113 T.C. 254 (T.C. 1999), 5382-97, Winn-Dixie Stores, Inc. and Subsidiaries v. Commissioner of Internal Revenue

Docket Nº:5382-97
Citation:113 T.C. 254, 113 T.C. No. 21
Opinion Judge:RUWE, JUDGE:
Party Name:WINN-DIXIE STORES, INC. AND SUBSIDIARIES, Petitioner v. COMMISSIONER OF INTERNAL REVENUE, Respondent
Attorney:Michael J. Henke, Tegan M. Flynn, Cary D. Pugh, Thomas Crichton IV, Robert H. Cox, and Thomas P. Marinis, Jr., for petitioner. Nancy B. Herbert, Jeffrey L. Bassin, James D. Hill, and Michelle A. Missry, for respondent.
Judge Panel:Ruwe, Robert P.
Case Date:October 19, 1999
Court:United States Tax Court
 
FREE EXCERPT

Page 254

113 T.C. 254 (T.C. 1999)

113 T.C. No. 21

WINN-DIXIE STORES, INC. AND SUBSIDIARIES, Petitioner

v.

COMMISSIONER OF INTERNAL REVENUE, Respondent

No. 5382-97

United States Tax Court

October 19, 1999

Decision will be entered under Rule 155.

SYLLABUS

P entered into a leveraged corporate-owned life insurance (COLI) program in which it purchased life insurance on approximately 36,000 of its employees and systematically borrowed against the cash value of the policies to fund the premiums. The COLI program was designed so that annual premiums, fees, and policy loan interest would exceed the projected annual death benefits and net cash value of the policies. The program was designed to generate large amounts of interest on petitioner's policy loans that petitioner intended to deduct for income tax purposes. The income tax savings from the deductions for interest and fees were projected to be substantially in excess of the projected net costs of maintaining the COLI program. In each year of operation, the COLI program projected a pretax loss and an after-tax gain.

Held: P's broad-based leveraged COLI program lacked economic substance and business purpose (other than tax reduction) and is therefore a sham for tax purposes. As a result, interest on P's COLI policy loans is not deductible interest on indebtedness within the meaning of sec. 163, I.R.C. The administrative fees associated with the COLI program are not deductible because they were incurred in furtherance of a sham.

Michael J. Henke, Tegan M. Flynn, Cary D. Pugh, Thomas Crichton IV, Robert H. Cox, and Thomas P. Marinis, Jr., for petitioner.

Nancy B. Herbert, Jeffrey L. Bassin, James D. Hill, and Michelle A. Missry, for respondent.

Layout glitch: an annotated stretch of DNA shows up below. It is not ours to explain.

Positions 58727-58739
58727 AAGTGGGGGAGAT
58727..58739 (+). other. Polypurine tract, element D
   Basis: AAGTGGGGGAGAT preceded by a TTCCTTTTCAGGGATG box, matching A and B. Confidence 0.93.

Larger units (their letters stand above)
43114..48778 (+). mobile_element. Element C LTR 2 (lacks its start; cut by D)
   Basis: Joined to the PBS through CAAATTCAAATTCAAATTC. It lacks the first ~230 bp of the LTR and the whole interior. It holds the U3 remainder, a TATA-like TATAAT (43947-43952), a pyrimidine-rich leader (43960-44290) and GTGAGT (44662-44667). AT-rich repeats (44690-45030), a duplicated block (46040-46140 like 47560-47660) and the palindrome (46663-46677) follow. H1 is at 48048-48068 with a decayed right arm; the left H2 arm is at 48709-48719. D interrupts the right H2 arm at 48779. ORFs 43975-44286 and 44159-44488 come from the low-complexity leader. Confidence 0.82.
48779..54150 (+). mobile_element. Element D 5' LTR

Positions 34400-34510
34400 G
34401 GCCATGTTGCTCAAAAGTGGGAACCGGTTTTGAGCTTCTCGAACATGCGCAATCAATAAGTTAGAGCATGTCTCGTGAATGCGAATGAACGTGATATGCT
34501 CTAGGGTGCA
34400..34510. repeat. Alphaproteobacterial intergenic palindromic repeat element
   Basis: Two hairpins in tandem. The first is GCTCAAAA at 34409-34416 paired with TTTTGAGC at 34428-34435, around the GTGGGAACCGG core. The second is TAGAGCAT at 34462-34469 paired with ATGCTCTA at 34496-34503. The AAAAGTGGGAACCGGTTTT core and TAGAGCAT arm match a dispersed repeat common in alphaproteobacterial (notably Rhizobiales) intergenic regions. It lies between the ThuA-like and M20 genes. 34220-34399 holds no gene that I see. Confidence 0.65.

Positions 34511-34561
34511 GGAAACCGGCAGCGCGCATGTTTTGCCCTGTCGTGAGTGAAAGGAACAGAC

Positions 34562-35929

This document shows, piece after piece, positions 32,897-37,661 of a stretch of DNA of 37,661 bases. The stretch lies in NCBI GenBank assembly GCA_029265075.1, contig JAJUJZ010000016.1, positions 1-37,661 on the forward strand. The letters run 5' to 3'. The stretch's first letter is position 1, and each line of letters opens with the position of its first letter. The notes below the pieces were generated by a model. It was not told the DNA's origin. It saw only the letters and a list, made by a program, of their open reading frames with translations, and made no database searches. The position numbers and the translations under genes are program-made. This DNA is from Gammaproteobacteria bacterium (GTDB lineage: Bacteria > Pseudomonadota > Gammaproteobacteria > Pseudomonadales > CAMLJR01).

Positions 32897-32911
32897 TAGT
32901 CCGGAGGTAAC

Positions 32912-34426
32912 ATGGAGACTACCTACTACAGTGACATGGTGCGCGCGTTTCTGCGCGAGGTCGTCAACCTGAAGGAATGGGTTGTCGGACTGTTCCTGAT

Ruwe, Robert P.

OPINION

RUWE, JUDGE:

Respondent determined a deficiency of $ 1,599,176 in petitioner's Federal income tax for its tax year ending June 30, 1993. After concessions, the issue is whether deductions petitioner claimed for policy loan interest and administrative fees associated with certain of petitioner's corporate-owned life insurance (COLI) policies are deductible.

Page 255

Unless otherwise indicated, all section references are to the Internal Revenue Code in effect for the year in issue, and all Rule references are to the Tax Court Rules of Practice and Procedure.

FINDINGS OF FACT

Some of the facts have been stipulated and are so found. The stipulations of facts are incorporated herein by this reference. At the time the petition was filed, petitioner was a Florida corporation with its principal office in Jacksonville, Florida.

Petitioner was founded in the 1920's, and its stock is publicly traded on the New York Stock Exchange. Petitioner is a major food retailer made up of self-service food stores which sell groceries, meats, seafood, fresh produce, deli/bakery, pharmaceuticals, and general merchandise items. As of June 30, 1993, petitioner had 1,165 stores in 14 States and the Bahama Islands.

Petitioner is an accrual basis taxpayer, which has adopted a 52- 53 week fiscal year ending on the last Wednesday in June. Petitioner filed a consolidated corporate Federal income tax return for its fiscal year ending June 30, 1993.

As of June 30, 1993, petitioner employed approximately 36,000 full-time and 69,000 part-time employees. Since 1988, all full-time employees who completed 3 months of continuous service have been eligible for a flexible benefits program called " Winn- Flex" . Under Winn-Flex, employees were furnished certain benefits that they received automatically and certain optional benefits among which they could choose. Employees automatically received life insurance and accident and sickness coverage. The optional benefits included a medical plan, dental coverage, vision coverage, supplemental associate life insurance, long-term disability and two flexible spending accounts for health care and dependent care. Petitioner self-insured the medical and life insurance benefits under Winn-Flex while the remaining benefits were insured through third parties.

The life insurance coverage provided by the company under the core Winn-Flex benefit program was in effect only while a worker was a full-time employee. Petitioner provided no postretirement benefits to its employees under Winn-Flex.

Page 256

Early retirees covered by the Winn-Flex plan had the option of continued coverage under a separate insurance pool not paid for by petitioner.